I Love My Sudder Street series © Aleksander Bochenek

I Love My Sudder Street series © Aleksander Bochenek

I Love My Sudder Street series © Aleksander Bochenek

I Love My Sudder Street series © Aleksander Bochenek

I Love My Sudder Street series © Aleksander Bochenek

I Love My Sudder Street series © Aleksander Bochenek

I Love My Sudder Street series © Aleksander Bochenek

I Love My Sudder Street series © Aleksander Bochenek

I Love My Sudder Street series © Aleksander Bochenek

I Love My Sudder Street series © Aleksander Bochenek

I Love My Sudder Street series © Aleksander Bochenek

I Love My Sudder Street series © Aleksander Bochenek

I Love My Sudder Street series © Aleksander Bochenek

I Love My Sudder Street series © Aleksander Bochenek

I Love My Sudder Street series © Aleksander Bochenek

I Love My Sudder Street series © Aleksander Bochenek

I Love My Sudder Street series © Aleksander Bochenek


Frank O’Hara | A Blade of Grass
Back Table at the Five Spot [David Smith(standing on left), Frank O'Hara (seated), Larry Rivers, and Grace Hartigan] © Burt Glinn, 1957

Back Table at the Five Spot [David Smith(standing on left), Frank O’Hara (seated), Larry Rivers, and Grace Hartigan] © Burt Glinn, 1957

One need never leave the confines of New York to get all the greenery one wishes—I can’t even enjoy a blade of grass unless I know there’s a subway handy, or a record store or some other sign that people do not totally regret life. It is more important to affirm the least sincere; the clouds get enough attention as it is and even they continue to pass.

– Frank O’Hara


Larry Towell | Day of the Dead
El Salvador. San Salvador © 1992 Larry Towell/Magnum Photos

El Salvador, San Salvador © 1992 Larry Towell/Magnum Photos

Child with star mask during “Day Of The Dead”. Other child in background rolls tire for repair in garage where he works at an adult’s job.

 

Photography has many similarities with poetry. There’s not a strong relationship between the disciplines, but there is a tight one between the sensibilities. Black and white is minimalist. Poetry is just literature with the water squeezed out of it and good literature is just journalism that doesn’t grow old. This says a lotto me about what makes good photojournalism.

– Larry Towell


James E. Hinton | Carmichael, Jones, and Brown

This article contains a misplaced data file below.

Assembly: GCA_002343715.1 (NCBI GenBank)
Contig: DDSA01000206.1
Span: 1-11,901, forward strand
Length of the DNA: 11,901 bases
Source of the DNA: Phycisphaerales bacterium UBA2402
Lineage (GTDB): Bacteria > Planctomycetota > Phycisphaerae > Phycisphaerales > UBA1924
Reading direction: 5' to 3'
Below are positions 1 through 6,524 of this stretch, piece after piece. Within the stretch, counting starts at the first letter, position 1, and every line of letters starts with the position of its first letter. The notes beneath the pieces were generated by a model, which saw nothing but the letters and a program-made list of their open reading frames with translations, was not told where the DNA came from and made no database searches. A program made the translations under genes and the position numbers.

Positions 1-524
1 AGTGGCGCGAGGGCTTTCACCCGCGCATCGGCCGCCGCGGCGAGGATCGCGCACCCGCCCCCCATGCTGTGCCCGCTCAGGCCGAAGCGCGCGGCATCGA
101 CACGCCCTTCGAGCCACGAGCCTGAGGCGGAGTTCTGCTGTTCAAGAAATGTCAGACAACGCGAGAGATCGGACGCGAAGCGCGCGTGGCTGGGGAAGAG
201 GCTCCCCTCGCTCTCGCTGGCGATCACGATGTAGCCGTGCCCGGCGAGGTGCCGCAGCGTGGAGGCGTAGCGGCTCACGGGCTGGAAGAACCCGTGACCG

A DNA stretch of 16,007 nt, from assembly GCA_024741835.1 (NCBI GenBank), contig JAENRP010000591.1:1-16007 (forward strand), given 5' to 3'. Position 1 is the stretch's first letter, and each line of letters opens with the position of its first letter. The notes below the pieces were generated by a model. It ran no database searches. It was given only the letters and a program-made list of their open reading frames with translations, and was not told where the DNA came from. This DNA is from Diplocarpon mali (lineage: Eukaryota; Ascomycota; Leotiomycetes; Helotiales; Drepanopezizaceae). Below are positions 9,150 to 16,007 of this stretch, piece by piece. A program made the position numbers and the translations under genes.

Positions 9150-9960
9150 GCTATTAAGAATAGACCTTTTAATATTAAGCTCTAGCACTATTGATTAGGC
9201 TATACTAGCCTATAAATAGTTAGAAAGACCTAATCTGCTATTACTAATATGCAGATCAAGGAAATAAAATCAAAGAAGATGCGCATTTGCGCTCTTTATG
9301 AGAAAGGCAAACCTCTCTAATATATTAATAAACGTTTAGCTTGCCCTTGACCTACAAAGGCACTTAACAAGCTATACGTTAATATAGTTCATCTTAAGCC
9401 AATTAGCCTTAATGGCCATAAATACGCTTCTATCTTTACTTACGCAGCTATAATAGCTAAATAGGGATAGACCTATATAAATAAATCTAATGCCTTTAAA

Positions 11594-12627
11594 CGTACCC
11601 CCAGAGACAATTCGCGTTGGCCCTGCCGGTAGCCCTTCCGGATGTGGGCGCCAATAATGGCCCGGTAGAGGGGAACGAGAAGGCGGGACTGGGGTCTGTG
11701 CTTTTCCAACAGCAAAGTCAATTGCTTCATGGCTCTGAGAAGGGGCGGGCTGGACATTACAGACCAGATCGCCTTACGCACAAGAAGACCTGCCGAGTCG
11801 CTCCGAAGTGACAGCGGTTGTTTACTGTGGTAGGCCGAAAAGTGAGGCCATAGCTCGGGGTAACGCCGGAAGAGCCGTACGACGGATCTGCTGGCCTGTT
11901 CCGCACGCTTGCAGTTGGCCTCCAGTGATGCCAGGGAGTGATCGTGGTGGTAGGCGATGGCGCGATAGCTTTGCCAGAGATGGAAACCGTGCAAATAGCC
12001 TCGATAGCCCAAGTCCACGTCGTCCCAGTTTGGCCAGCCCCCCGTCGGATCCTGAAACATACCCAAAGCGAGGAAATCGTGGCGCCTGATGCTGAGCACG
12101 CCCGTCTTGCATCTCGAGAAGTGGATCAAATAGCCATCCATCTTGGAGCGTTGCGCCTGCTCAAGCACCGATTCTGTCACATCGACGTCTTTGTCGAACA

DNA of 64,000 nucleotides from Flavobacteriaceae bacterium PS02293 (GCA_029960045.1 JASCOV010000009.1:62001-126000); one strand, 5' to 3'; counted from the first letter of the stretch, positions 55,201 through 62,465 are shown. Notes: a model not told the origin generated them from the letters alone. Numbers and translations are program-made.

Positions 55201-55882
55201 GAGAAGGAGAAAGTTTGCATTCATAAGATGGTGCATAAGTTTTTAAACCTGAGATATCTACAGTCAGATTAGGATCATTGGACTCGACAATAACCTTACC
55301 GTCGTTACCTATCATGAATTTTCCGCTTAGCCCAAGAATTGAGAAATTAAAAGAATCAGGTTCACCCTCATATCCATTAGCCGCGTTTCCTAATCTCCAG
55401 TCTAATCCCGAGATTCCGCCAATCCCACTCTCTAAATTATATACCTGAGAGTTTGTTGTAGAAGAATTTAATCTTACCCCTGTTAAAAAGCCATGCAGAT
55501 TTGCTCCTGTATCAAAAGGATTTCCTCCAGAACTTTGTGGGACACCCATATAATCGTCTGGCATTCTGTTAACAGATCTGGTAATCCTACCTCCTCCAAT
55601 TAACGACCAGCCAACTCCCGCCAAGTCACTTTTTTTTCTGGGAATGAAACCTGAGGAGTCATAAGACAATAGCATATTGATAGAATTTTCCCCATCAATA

I say you better get a gun. Violence is necessary—it is as American as cherry pie.

—H. Rap Brown

 

Stokely Carmichael, LeRoi Jones, and H. Rap Brown in Michaux's Bookstore, Harlem, New York © James E. Hinton, 1967

Stokely Carmichael, LeRoi Jones, and H. Rap Brown in Michaux's Bookstore, Harlem, New York © James E. Hinton, 1967

 

The only thing that’s going to free Huey is gun powder.

—H. Rap Brown

 

You see that honky [Robert] McNamara on television? He ain’t nothing but a racist. He says, “Yes, we are going to draft thirty percent of the Negroes in the Army. This is where they can have equal opportunity. Yeah. Yes? yes it’s true that they are only ten percent of the population, but this is a better chance for them.” When that honky talk about drafting thirty percent black people, he’s talking about black urban removal?nothing else.

—Stokely Carmichael

 

I am inside someone who hates me. I look out from his eyes.

—LeRoi Jones


Robert Frank | Paris New Year, 1949

…if one is sensitive, it has an effect on you. So maybe it’s better not to be sensitive as a photographer and just go on. Many photographers today have that but I never had that. I think it’s nice to be sensitive as a photographer and maybe it’s harder.

-Robert Frank

Paris New Year (Young Man with Tulip), 1949 © Robert Frank

Paris New Year (Young Man with Tulip), 1949 © Robert Frank


E. O. Hoppé | Ezra Pound

The only thing that makes me pause is to wonder whether the ingenuity of modern apparatus is not in itself a subtle temptation to photographers to rely on their instruments rather than on themselves. It will be a bad day for art if this is so.

-E.O. Hoppé

Ezra Pound, E.O. Hoppé 1918

Ezra Pound, E.O. Hoppé 1918

The only thing one can give an artist is leisure in which to work. To give an artist leisure is actually to take part in his creation.

– Ezra Pound